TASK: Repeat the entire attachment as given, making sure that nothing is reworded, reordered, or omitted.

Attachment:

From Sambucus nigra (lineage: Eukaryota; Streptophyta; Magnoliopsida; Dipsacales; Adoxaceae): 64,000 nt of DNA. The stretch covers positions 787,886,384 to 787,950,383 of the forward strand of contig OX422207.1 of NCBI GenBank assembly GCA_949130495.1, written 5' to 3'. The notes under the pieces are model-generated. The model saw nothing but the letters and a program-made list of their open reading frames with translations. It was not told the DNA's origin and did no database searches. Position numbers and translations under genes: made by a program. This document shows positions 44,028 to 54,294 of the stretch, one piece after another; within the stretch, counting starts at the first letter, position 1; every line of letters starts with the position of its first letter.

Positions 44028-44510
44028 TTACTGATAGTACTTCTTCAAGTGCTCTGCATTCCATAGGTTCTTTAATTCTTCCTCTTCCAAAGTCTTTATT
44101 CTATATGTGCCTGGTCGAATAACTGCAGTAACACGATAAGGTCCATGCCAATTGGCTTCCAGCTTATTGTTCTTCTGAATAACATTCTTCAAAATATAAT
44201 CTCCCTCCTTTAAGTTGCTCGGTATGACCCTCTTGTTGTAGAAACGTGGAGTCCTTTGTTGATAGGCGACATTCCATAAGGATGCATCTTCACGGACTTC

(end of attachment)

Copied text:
From Sambucus nigra (lineage: Eukaryota; Streptophyta; Magnoliopsida; Dipsacales; Adoxaceae): 64,000 nt of DNA. The stretch covers positions 787,886,384 to 787,950,383 of the forward strand of contig OX422207.1 of NCBI GenBank assembly GCA_949130495.1, written 5' to 3'. The notes under the pieces are model-generated. The model saw nothing but the letters and a program-made list of their open reading frames with translations. It was not told the DNA's origin and did no database searches. Position numbers and translations under genes: made by a program. This document shows positions 44,028 to 54,294 of the stretch, one piece after another; within the stretch, counting starts at the first letter, position 1; every line of letters starts with the position of its first letter.

Positions 44028-44510
44028 TTACTGATAGTACTTCTTCAAGTGCTCTGCATTCCATAGGTTCTTTAATTCTTCCTCTTCCAAAGTCTTTATT
44101 CTATATGTGCCTGGTCGAATAACTGCAGTAACACGATAAGGTCCATGCCAATTGGCTTCCAGCTTATTGTTCTTCTGAATAACATTCTTCAAAATATAAT
44201 CTCCCTCCTTTAAGTTGCTCGGTATGACCCTCTTGTTGTAGAAACGTGGAGTCCTTTGTTGATAGGCGACATTCCATAAGGATGCATCTTCACGGACTTC